I have two major problems in my garden, ivy and a weed I didn't know in NZ, but here it is referred to as wild fig. It is not a fruiting plant, but looking at my real fig tree I can see where the name might have come from.
Stone walls here are made with the dry stone method, now a dying art. Looking at one of these walls in good condition (ie, not attacked by the two plants mentioned above) you simply can't tell if the wall has been there for three hundred years or one thousand years. They are quite amazing. (This town was established in 904AD, so I don't jest about 1000 years).
My terraces have such walls. This is where the bigger problem becomes my problem. I have sections of wall (some shared responsibility with neighbours) where the two plants have taken hold. Local lore is that the roots of these plants are needed to hold the rocks together, but the same person who told you that could well tell you, the following day, that the plants are destroying the wall.
This conflicting advice seems to me to have come from nature. We have massive rocky hills (mountains in fact) around us. The trees and shrubs to grow into these. Then fire comes through, too often and too close for comfort, and the vegetation is destroyed. The next wet and soggy winter the roots of the plants rot away, and the rocks loosen. Boulders come tumbling down when the weather is stormy, occasionally bouncing onto houses, cars, and on one occasion killing a young man. Luckily all these danger areas now have huge wire nets and fencing to protect us. (I remember, prior to this, writing to my family that should I be squashed by one of these boulders while out walking to just think "she was happy to go this way"). I've always had a "thing" about stones and rocks, love them!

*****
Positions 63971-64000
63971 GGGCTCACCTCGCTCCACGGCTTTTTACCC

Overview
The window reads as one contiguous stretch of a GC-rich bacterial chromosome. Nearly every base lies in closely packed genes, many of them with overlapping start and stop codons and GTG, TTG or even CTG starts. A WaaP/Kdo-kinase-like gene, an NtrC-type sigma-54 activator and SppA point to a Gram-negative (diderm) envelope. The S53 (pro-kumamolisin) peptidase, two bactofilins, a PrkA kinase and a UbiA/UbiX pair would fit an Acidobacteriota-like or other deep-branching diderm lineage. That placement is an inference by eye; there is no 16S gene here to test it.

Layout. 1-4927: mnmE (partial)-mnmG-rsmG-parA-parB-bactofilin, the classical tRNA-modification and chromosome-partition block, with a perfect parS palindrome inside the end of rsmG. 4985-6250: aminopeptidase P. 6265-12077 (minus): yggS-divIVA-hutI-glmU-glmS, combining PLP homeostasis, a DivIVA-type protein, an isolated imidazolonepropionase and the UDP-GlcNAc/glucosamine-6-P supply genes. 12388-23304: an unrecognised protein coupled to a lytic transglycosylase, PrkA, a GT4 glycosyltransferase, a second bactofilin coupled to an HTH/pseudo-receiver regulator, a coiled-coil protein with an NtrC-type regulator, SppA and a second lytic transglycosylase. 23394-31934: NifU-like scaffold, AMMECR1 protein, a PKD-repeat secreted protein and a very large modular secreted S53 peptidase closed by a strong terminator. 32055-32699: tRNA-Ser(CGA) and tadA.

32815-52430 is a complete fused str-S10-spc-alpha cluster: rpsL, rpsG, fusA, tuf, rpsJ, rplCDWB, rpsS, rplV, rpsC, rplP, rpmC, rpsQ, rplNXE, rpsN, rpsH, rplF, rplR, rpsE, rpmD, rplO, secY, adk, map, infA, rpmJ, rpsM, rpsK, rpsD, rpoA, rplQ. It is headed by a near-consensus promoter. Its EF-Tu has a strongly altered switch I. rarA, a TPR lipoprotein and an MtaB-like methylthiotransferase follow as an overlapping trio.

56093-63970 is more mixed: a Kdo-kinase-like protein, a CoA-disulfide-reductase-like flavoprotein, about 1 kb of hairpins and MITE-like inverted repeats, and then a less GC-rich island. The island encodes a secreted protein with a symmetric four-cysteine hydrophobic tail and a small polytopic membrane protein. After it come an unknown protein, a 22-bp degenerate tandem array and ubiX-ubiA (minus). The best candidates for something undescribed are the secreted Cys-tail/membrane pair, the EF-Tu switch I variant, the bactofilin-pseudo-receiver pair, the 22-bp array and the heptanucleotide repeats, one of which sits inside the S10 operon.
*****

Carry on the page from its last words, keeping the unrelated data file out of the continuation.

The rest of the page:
Anyway, my observation is that, properly maintained as in free from intrusive plants, these dry-construction walls do literally look unchanged for centuries. The evil intrusive weeds must go!
This post is mostly in response to Helen who asked me for a photo of my stone wall on the vege gardening page where I asked for advice about getting rid of ivy.
Helen, here are the photos.
The wall in un-abused state; I have no idea how old it is, but as a rough guide for guesses, the house was last renovated in 1911. But it could be 500 years old too, like the stonework in the cantina of my ground floor apartment.
Today I am grateful for a willing helper.